Plant: Safety basics

Plant includes machinery, equipment, appliances, implements and tools.


What is plant

Regulation 74 of the OHS Regulations describes plant as:

  1. plant that lifts or moves persons or materials, including objects and substances such as empty receptacles, bins landfill rubbish, metals and soil
  2. pressure equipment, tractors, earthmoving machinery, lasers, scaffolds, temporary access equipment, explosive-powered tools, turbines and amusement structures, and
  3. plant that processes material by way of a mechanical action that:
    • cuts, drills, punches or grinds the material
    • presses, forms, hammers, joins or moulds the material
    • combines, mixes, sorts, packages, assembles, knits or weaves the material

Common examples of plant

  • cranes, hoists, escalators, elevated work platforms, powered mobile plant, pressure equipment
  • tractors, earthmoving equipment, quadbikes, forklifts, harvesters, irrigation pumps, augers
  • woodworking saws, drill presses, clicking presses, bench grinders
  • power presses, die casting machines, forging hammers, plastic injection moulding machines
  • dough mixers, packaging machines, knitting machines

Risk management

The Occupational Health and Safety Regulations 2017 (OHS Regulations) set out requirements for particular items of plant. See the Compliance code: Plant for details about the requirements and practical tools to help with plant risk management.


Involving your employees in health and safety issues can result in a safer workplace. That's why consultation is an important part of risk management. In certain situations employers must consult about health and safety issues with employees and health and safety representatives (HSRs) if they have them. Read more about consultation.

Find the hazards

Find all the hazards associated with plant in your workplace. That includes hazards related to installing, erecting, commissioning, decommissioning, dismantling and using plant.

Assess the risks

nce you have identified the hazards, you need to assess the risks associated with the hazards. You don’t have to do a formal risk assessment if there is already information about the risk and how to control it.

Control risks

The OHS Regulations set out specified risk control measures for plant risks, to be used in priority order. This is called the hierarchy of control.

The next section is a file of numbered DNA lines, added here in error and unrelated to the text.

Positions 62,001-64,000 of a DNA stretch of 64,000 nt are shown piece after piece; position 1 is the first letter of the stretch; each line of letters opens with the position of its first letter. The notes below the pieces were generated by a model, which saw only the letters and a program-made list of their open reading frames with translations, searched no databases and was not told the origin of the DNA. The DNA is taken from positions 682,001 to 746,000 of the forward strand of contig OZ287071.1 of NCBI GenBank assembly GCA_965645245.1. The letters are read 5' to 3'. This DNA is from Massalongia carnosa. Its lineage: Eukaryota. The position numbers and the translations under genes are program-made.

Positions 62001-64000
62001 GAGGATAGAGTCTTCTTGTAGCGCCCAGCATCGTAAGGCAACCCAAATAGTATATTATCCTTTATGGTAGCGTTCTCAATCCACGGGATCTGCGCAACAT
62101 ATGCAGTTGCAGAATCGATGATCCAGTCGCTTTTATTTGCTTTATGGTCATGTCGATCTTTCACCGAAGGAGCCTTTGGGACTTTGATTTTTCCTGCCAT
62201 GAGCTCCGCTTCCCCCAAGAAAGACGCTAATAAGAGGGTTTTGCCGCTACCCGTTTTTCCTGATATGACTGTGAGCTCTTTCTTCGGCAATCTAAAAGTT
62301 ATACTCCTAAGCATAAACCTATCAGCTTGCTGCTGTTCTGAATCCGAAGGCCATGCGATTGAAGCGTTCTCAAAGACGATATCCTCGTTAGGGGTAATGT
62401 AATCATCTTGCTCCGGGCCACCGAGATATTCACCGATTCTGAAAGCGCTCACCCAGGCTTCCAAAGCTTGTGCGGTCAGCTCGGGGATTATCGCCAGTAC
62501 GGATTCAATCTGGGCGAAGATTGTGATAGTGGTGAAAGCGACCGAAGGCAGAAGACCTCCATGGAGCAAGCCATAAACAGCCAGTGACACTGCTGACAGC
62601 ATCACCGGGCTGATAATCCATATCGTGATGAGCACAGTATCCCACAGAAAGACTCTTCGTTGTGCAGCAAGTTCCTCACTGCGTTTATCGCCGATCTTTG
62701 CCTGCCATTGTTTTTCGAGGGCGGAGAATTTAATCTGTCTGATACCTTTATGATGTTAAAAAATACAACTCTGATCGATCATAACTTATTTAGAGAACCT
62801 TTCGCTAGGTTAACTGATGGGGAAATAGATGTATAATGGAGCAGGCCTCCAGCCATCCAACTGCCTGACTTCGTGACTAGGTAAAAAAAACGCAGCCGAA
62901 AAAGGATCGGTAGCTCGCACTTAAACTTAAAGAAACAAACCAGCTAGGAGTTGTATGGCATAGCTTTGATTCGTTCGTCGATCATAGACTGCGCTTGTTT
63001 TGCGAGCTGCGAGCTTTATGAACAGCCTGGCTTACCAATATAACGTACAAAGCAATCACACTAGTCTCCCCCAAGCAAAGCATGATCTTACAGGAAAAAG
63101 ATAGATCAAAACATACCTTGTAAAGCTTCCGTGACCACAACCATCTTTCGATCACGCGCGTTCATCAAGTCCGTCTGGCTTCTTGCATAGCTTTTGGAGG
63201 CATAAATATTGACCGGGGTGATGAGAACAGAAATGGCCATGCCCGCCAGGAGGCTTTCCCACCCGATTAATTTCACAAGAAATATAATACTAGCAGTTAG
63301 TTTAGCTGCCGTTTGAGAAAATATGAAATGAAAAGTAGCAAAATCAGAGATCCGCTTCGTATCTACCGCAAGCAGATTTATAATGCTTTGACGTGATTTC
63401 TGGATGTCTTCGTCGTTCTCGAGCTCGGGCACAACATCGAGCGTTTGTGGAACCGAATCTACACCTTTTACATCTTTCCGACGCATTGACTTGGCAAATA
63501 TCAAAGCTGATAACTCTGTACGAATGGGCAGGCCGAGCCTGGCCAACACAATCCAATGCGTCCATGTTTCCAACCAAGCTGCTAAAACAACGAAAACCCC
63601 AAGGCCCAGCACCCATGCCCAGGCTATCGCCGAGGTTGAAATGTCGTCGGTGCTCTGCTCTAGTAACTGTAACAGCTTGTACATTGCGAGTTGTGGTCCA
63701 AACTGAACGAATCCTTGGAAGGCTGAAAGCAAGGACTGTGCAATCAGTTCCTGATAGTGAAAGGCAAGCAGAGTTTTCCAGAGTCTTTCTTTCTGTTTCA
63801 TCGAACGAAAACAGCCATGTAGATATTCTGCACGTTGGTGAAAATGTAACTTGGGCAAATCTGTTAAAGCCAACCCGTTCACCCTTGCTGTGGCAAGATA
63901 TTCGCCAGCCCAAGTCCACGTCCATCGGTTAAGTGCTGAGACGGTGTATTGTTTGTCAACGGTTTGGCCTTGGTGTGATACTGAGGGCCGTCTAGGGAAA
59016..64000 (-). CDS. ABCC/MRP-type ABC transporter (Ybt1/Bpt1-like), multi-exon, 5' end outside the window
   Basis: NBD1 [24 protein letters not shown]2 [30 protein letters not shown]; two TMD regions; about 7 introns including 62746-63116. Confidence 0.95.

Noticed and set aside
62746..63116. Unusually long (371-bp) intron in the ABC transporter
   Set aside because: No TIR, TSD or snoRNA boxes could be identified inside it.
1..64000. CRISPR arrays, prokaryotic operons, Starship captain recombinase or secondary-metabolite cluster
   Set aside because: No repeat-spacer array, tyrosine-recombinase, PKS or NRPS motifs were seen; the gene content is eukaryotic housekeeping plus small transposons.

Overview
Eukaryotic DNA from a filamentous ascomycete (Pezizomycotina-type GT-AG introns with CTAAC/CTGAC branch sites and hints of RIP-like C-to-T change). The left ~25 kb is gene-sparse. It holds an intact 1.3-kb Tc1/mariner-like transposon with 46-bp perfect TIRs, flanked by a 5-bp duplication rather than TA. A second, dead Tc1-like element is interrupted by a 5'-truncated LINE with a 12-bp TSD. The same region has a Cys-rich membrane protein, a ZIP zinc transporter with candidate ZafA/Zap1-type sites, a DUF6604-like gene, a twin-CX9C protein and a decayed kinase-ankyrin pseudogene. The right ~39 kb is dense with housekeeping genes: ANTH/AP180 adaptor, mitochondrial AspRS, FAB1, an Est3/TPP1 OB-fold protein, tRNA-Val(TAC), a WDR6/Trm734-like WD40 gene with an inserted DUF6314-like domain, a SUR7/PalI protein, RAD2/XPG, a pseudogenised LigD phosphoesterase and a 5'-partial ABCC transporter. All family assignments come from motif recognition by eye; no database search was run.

1. Eliminate the risk. You must always try to do this first. For example, replace an existing machine with a new one without the risks.
  2. Use substitution, isolation or engineering controls to reduce the risk. You may need a combination of these measures. An example of substitution is using a cordless drill instead of one with a cord. Isolation could be achieved by making a sound or fume booth to operate a machine in. Engineering controls include guarding or interlocked barriers.
  3. Use administrative controls (work systems) to reduce the risk. Administrative controls include things like lock-out – tag-out systems, supervision and giving information, instruction and training.
  4. Provide personal protective equipment (PPE) to reduce the risk. PPE includes ear muffs, respirators, toe-capped footwear, hard hats and high-vis vests.

Review risk controls

Review your risk controls to make sure they are working properly. You must review and, if needed revise them if there are workplace changes that could increase risks, such as changes to the way work is done or to the equipment or substances used. You must also review them if an HSR requests.

Health and safety legal duties

The OHS Act 2004 and OHS Regulations set out specific duties about plant. See the Compliance code: Plant for full details of duties for:

  • employers
  • self-employed people
  • a person with management and control of a workplace
  • employees
  • a person who installs, erects or commissions plant
  • designers, manufacturers and suppliers of plant to be used in a workplace
  • suppliers of plant

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